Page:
If a certain trace of hopelessness invades some corner of your day, it’s no wonder: We are living through a pandemic the likes of which none of us have ever before experienced. Nothing about this is fun. Our news feeds, headlines, and the daily press conferences packed with information bring a heaviness to our lives, adding worry and fear to an already tall pile.
Every once in awhile, I glimpse something in my social media feed that brings a smile to my face. Maybe it’s a photographer taking portraits of families on their porches, or two doctors from the Mayo Clinic performing a chilling rendition of “Imagine,” or a couple of members of Buck It Up Brass playing music on a street corner in Saint Paul. This morning it was the cast of Hamilton singing to a nine-year-old girl.
All of these perfect strangers – the doctors, the photographer and Lin-Manuel Miranda – have leveraged this difficult moment to create something that brings others joy. So I decided that I want to be a part of this, too.
Editor’s Note: As the COVID-19 crisis unfolds in Minnesota, certain details in our stories about the impact of the virus may become outdated within hours, days or weeks of our publication. For the most up-to-date information about the coronavirus in Minnesota, please visit the websites for the Office of Governor Tim Walz and Lt. Governor Peggy Flanagan or the Minnesota Department of Health.
Such a gesture of creative generosity doesn’t need to be grand. As I walk around my neighborhood, I see chalk art on driveways; I see hearts cut out of construction paper in windows; people I’ve never met before smile and wave as we pass each other. You don’t need to be famous or ultra-talented to make a difference.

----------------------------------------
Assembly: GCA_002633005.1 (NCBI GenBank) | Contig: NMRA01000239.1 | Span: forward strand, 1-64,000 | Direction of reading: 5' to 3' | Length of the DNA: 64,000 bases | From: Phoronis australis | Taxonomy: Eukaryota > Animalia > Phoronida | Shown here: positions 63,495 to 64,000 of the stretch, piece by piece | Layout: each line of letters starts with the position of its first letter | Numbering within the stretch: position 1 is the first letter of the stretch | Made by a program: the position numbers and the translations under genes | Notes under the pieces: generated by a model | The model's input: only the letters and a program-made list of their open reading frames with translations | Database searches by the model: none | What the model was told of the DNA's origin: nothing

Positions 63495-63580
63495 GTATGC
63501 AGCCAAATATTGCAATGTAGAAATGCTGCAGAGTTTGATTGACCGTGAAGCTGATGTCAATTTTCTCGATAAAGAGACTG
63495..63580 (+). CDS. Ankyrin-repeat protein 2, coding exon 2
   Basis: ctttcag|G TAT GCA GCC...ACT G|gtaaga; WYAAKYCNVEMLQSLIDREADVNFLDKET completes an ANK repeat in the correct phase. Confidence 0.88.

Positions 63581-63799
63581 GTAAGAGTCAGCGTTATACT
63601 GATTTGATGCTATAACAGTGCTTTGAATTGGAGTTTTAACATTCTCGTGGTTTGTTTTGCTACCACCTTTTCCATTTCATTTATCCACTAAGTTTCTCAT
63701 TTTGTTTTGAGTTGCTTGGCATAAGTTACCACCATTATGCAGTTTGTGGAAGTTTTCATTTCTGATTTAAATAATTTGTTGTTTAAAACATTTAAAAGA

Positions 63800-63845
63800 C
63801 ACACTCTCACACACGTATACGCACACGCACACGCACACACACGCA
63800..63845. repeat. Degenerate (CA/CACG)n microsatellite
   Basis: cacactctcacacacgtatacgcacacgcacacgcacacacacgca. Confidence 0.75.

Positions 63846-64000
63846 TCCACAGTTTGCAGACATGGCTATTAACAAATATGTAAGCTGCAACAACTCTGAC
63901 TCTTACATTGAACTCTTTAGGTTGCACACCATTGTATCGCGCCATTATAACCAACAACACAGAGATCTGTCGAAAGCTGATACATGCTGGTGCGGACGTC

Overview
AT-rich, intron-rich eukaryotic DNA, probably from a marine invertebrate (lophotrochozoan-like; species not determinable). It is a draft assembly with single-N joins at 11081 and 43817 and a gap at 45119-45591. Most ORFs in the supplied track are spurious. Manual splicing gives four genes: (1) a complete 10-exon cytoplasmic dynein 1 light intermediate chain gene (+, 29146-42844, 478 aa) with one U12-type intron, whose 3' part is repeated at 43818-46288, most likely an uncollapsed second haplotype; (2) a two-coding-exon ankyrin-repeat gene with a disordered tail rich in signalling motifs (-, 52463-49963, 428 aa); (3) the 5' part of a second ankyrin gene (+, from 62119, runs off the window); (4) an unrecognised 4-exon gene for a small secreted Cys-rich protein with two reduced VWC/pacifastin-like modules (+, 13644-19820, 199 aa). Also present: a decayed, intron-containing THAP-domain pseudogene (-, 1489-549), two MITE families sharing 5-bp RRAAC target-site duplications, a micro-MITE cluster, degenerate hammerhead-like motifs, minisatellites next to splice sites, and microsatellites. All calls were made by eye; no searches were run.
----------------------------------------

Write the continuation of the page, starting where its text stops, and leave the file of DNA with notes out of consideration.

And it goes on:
In this spirit, I enlisted the help of my fifteen-year-old daughter, Ani. I needed her to help me pull off a little something that may bring a smile to the faces of a few passersby. When in school, Ani acts and is on the speech team with her high-school classmates. So among the three other people in my household, she has the experience to help me pull this off.
What exactly is this? We decided to see what would happen if she told jokes from a socially safe distance at the end of the driveway.
The result turned into a variation of street performance art, I think. Maybe. Ani claims to have developed this character on-the-spot, and decided it was goofy and awkward enough to run with it. We hope it makes you smile. As her father, I sure enjoyed making this with her as both the star and sidekick. As my daughter, she wants you to understand that she was in character and is only this deadpan when a global pandemic triggers a social experiment in driveway humor.
My question to you: What have you seen that makes you smile, that makes you feel something other than a pervasive uneasiness? Give us all a hand and share it. Goodness knows we could all use an excuse to feel a glimmer of positivity.
Meet one Minnesotan – Dan Schlissel, founder of Stand Up! Records – who knows a thing or a hundred about the art of the laugh.
Despite your need to laugh right now, you may be feeling pretty serious about tending to your yard and gardens due to a little extra time on your hands. Put down the rake and read this before you head outside.
“Minnesota Boy” and “Gravitybear” are two brothers – Tim and Thom Larsen – and avid geocachers, a hobby that’s perfect for keeping the “social” in social distance. Discover more about their passion and how you can get the whole family involved.